is read and checked for validity according to the rules of
that charset. If the sequence is valid, it is converted
to a Unicode codepoint. Note that for input strings in
UTF-8, the UTF-8 sequence must be valid according to the
rules of [UTF-8]; e.g., overlong UTF-8 sequences are
(b) If the input string is in an unknown charset, or an
invalid sequence occurs in step (1)(a), conversion ceases.
No further preparation is performed, and any partial
preparation results are discarded. The original string is
used unchanged with the i;octet comparator.
(2) The following steps, using UnicodeData.txt ([UNICODE-DATA]),
are performed on the resulting codepoint from step (1)(a).
(a) If the codepoint has a titlecase property in
UnicodeData.txt (this is normally the same as the
uppercase property), the codepoint is converted to the
codepoints in the titlecase property.
(b) If the resulting codepoint from (2)(a) has a decomposition
property of any type in UnicodeData.txt, the codepoint is
converted to the codepoints in the decomposition property.
This step is recursively applied to each of the resulting
codepoints until no more decomposition is possible
(effectively Normalization Form KD).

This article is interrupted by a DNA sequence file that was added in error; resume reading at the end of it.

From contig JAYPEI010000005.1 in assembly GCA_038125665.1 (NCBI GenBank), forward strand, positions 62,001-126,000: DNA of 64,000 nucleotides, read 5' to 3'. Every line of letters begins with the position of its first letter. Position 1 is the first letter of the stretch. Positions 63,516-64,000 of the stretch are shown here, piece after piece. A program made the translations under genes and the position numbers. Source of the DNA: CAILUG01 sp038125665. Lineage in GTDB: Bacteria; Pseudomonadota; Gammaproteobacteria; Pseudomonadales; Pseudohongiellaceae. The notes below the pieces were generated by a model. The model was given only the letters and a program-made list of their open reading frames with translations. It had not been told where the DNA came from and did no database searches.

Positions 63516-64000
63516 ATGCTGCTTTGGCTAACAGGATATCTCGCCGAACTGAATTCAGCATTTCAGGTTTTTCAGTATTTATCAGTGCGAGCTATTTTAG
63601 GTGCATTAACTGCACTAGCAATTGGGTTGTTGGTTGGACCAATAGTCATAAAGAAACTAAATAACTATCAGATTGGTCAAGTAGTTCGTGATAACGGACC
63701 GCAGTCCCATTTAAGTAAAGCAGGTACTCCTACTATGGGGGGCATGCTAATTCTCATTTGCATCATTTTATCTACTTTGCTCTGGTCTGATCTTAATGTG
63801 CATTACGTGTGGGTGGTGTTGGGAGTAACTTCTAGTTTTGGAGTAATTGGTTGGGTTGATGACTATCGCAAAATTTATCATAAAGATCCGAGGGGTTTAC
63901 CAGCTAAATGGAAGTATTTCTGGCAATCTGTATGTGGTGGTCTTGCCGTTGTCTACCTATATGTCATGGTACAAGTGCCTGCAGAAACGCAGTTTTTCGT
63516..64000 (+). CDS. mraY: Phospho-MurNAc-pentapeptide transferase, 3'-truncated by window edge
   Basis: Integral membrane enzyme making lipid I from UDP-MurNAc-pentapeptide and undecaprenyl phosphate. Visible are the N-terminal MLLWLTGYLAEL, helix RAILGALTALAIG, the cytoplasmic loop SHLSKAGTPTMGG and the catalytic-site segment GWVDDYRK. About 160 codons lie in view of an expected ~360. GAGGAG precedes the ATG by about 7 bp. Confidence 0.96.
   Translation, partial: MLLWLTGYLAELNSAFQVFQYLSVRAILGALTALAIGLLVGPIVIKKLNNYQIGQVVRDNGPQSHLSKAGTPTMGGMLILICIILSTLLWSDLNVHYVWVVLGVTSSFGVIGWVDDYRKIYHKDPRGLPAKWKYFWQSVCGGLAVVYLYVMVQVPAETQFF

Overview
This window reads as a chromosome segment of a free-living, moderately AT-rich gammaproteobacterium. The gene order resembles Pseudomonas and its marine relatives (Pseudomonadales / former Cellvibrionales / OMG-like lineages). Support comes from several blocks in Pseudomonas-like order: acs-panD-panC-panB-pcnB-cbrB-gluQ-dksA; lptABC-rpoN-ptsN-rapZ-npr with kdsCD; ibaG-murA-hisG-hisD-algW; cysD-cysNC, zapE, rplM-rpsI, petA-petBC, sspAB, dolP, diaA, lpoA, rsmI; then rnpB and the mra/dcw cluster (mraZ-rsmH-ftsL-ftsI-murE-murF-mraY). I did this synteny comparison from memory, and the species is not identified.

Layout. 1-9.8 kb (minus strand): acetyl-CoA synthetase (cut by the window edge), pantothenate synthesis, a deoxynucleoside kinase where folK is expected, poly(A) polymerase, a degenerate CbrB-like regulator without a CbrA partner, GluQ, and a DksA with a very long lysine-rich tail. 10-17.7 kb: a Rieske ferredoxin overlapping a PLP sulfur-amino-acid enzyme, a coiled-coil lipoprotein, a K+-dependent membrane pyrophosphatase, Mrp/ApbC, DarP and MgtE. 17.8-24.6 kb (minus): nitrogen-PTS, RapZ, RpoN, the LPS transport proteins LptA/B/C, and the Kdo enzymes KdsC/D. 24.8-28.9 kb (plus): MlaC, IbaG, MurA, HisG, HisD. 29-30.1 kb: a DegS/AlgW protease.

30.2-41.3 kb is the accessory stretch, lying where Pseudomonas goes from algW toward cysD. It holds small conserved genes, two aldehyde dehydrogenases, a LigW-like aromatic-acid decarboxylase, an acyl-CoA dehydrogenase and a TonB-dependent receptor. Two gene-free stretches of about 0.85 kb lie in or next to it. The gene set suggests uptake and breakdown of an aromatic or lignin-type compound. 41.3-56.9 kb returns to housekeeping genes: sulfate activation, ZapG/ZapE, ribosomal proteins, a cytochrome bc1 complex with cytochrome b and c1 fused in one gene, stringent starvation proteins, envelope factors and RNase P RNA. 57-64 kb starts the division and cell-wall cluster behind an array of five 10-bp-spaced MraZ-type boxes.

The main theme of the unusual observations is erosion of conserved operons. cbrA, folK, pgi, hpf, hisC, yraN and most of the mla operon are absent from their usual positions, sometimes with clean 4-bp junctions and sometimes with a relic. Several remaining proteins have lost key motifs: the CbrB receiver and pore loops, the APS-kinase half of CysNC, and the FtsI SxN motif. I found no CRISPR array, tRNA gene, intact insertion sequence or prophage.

Example: codepoint U+01C4 (LATIN CAPITAL LETTER DZ WITH CARON)
has a titlecase property of U+01C5 (LATIN CAPITAL LETTER D
WITH SMALL LETTER Z WITH CARON). Codepoint U+01C5 has a
decomposition property of U+0044 (LATIN CAPITAL LETTER D)
U+017E (LATIN SMALL LETTER Z WITH CARON). U+017E has a
decomposition property of U+007A (LATIN SMALL LETTER Z) U+030c
(COMBINING CARON). Neither U+0044, U+007A, nor U+030C have
any decomposition properties. Therefore, U+01C4 is converted
to U+0044 U+007A U+030C by this step.
(3) The resulting codepoint(s) from step (2) is/are appended, in
UTF-8 format, to the "titlecased canonicalized UTF-8" string.
(4) Repeat from step (1) until there is no more data in the input
Following the above preparation process on each string, the equality,
ordering, and substring operations are as for i;octet.
It is permitted to use an alternative implementation of the above
preparation process if it produces the same results. For example, it
may be more convenient for an implementation to convert all input
strings to a sequence of UTF-16 or UTF-32 values prior to performing
any of the step (2) actions. Similarly, if all input strings are (or
are convertible to) Unicode, it may be possible to use UTF-32 as an
alternative to UTF-8 in step (3).